Original URL path: http://rstb.royalsocietypublishing.org/content/human-evolution-brain-birthweight-and-immune-system (2016-02-09)
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  • Phylogeny, extinction and conservation | Philosophical Transactions of the Royal Society B: Biological Sciences
    of methodologies and provides case studies that apply these methods to support conservation efforts This theme issue is based on a Discussion Meeting held at the Royal Society details about which can be found here Read This issue is now available to read online Don t have access If you would like to recommend this journal to your Librarian please fill out this form or contact sales royalsociety org Listen Audio recordings of the talks from the Discussion meeting can be found here Click on the cross next to the speaker s name to access the audio file Buy This issue is now available to buy in print We offer discounts for bulk orders of the print version of this journal issue for educational use 20 per copy for 10 or more Please contact our sales team for more information Submit a theme proposal to Philosophical Transactions B February 2016 Volume 371 Issue 1688 Alert me to new content Philosophical Transactions of the Royal Society B Biological Sciences Influential themed journal issues across the life sciences Find out more Celebrating 350 years of Philosophical Transactions Anniversary issue with free commentaries archive material videos and blogs Browse by subject behaviour biochemistry

    Original URL path: http://rstb.royalsocietypublishing.org/content/phylogeny-extinction-and-conservation (2016-02-09)
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  • Ancient DNA: the first three decades | Philosophical Transactions of the Royal Society B: Biological Sciences
    sales royalsociety org Listen Audio recordings of the talks from the Discussion meeting can be found here Click on the cross next to the speaker s name to access the audio file Buy This issue is now available to buy in print We offer discounts for bulk orders of the print version of this journal issue for educational use 20 per copy for 10 or more Please contact our sales team for more information Guest editor biographies Erika Hagelberg has a PhD in biochemistry from Cambridge University and a master in history and philosophy of science from University College London From 1987 to 1992 she worked at the Institute of Molecular Medicine University of Oxford on the analysis of DNA from ancient bone While in Oxford she pioneered the earliest applications of bone DNA typing in forensic identification and human evolutionary history After holding teaching positions at Cambridge University and the University of Otago New Zealand in 2002 she was appointed professor of evolutionary biology at the University of Oslo Norway Her main research interests are in ancient DNA the human settlement of the Pacific and the history of genetics Michael Hofreiter studied biology in Munich then moved to the Max Plank Institute for Evolutionary Anthropology in Leipzig completing his PhD and a post doc working on various aspects of ancient DNA including population analyses of Pleistocene species DNA extraction methods and palaeogenomics From 2005 he ran an independent research group at the MPI looking at mammoth and mastodon phylogenetics functional ancient DNA analyses and adapting Next Generation Sequencing for work with ancient DNA and multiple samples From 2009 to 2014 he was Professor of Evolutionary Biology and Ecology at the University of York and is now Professor for Evolutionary Adaptive Genomics at the University of Potsdam Christine Keyser is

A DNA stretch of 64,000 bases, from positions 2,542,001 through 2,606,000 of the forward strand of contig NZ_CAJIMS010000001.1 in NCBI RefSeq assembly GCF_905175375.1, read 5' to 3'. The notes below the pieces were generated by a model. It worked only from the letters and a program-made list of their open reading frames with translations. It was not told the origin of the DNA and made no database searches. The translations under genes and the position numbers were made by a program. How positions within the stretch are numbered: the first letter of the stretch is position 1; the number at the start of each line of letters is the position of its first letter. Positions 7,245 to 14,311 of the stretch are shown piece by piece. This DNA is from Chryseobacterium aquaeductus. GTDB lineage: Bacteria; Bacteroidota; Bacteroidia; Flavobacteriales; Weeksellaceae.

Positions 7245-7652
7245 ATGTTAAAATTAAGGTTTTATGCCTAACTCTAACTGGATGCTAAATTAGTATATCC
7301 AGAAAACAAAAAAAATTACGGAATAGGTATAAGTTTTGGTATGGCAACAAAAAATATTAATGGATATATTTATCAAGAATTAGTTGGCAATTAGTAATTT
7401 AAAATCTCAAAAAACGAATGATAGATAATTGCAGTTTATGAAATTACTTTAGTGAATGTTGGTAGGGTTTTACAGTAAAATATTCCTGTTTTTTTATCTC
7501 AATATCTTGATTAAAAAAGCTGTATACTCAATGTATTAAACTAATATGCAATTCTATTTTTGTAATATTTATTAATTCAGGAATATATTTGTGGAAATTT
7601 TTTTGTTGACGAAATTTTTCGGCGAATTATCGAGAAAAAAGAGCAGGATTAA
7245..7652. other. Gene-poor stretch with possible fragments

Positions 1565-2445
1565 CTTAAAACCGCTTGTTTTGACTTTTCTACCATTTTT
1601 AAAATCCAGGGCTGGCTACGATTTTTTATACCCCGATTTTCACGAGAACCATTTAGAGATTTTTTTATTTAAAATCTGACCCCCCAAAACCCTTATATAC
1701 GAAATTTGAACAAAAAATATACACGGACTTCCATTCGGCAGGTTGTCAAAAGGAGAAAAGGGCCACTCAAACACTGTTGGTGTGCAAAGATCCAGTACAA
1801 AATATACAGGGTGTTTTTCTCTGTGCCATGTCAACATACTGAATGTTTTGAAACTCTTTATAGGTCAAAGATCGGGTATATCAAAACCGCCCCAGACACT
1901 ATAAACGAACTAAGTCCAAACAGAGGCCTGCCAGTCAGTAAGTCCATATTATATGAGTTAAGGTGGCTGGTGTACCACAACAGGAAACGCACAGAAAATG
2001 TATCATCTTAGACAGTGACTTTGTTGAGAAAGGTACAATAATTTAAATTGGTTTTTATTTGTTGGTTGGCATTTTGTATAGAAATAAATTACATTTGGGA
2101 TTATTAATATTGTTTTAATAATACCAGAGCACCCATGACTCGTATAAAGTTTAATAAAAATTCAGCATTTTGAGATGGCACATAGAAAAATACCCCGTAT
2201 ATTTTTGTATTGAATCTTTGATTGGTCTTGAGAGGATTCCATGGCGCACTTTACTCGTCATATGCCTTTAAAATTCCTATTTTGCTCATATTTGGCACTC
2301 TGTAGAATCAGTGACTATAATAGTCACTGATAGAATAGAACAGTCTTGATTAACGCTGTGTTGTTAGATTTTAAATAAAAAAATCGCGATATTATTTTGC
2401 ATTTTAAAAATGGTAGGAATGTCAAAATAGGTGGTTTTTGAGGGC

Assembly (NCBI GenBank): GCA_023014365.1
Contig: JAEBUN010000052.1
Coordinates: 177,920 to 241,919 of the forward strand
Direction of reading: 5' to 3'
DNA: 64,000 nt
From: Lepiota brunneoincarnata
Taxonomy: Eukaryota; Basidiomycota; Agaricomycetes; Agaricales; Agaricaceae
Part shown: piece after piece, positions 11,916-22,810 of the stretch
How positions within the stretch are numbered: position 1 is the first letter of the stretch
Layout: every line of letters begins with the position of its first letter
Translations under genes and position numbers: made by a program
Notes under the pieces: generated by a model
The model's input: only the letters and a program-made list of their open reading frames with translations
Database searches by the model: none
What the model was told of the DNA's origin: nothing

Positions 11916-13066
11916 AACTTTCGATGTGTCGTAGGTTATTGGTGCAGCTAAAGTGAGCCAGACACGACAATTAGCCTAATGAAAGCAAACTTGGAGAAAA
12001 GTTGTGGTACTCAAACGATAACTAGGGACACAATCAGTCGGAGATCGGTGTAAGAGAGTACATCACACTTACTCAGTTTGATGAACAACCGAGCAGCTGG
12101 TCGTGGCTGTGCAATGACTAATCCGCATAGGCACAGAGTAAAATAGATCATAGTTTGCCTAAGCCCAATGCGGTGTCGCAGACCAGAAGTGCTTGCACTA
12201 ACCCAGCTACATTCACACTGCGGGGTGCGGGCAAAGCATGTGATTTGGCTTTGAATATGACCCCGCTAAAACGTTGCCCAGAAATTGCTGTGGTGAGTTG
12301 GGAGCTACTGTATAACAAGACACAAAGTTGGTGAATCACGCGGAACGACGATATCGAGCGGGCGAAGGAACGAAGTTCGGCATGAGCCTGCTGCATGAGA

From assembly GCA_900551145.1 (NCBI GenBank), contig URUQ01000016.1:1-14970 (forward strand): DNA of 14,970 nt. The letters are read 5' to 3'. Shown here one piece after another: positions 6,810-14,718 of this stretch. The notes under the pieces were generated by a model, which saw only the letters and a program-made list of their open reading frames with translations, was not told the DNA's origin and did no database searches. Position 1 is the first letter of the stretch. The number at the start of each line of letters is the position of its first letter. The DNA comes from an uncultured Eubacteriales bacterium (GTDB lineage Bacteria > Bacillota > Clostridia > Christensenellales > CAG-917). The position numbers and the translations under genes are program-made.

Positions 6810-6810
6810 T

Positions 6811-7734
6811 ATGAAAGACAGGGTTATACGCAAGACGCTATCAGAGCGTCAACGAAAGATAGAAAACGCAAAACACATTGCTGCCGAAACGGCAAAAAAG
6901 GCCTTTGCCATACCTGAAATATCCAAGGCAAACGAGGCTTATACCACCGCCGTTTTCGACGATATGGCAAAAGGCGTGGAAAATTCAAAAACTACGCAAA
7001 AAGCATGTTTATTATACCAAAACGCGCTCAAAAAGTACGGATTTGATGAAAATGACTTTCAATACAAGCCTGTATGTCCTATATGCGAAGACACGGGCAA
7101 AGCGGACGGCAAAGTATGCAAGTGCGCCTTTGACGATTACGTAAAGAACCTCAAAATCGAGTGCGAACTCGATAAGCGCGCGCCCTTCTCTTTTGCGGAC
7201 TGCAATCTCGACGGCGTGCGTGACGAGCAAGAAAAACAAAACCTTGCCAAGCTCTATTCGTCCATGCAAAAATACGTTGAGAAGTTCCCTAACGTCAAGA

Original URL path: http://rstb.royalsocietypublishing.org/content/ancient-dna-first-three-decades (2016-02-09)
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  • Marine regime shifts around the globe: theory, drivers and impacts | Philosophical Transactions of the Royal Society B: Biological Sciences
    shifts are dramatic abrupt changes in ecosystem structure and function that have been reported worldwide in the marine realm Such shifts can carry significant socio economical impacts for example when they involve fisheries collapses coral reef degradation or the overgrazing of kelp beds Despite numerous studies showing the importance and actuality of these shifts major questions are still unsolved and there is still no common understanding on the drivers mechanisms and characteristics of abrupt changes in real marine ecosystems This theme issue addresses marine regime shifts from the different perspectives of theory ecosystem observations and management More than 80 authors from different disciplines across 6 continents highlight the advancements in the field as well as provide novel hypotheses Read This issue is now available online Register for alerts to receive the table of contents on publication Don t have access If you would like to recommend this journal to your Librarian please fill out this form or contact sales royalsociety org Buy This issue is now available to buy in print We offer discounts for bulk orders of the print version of this journal issue for educational use 20 per copy for 10 or more Please contact our sales team for more information Submit a theme proposal to Philosophical Transactions B February 2016 Volume 371 Issue 1688 Alert me to new content Philosophical Transactions of the Royal Society B Biological Sciences Influential themed journal issues across the life sciences Find out more Celebrating 350 years of Philosophical Transactions Anniversary issue with free commentaries archive material videos and blogs Browse by subject behaviour biochemistry bioengineering bioinformatics biomaterials biomechanics biophysics biotechnology cellular biology cognition computational biology developmental biology ecology environmental science evolution genetics genomics health and disease and epidemiology immunology microbiology molecular biology neuroscience palaeontology physiology plant science structural biology synthetic biology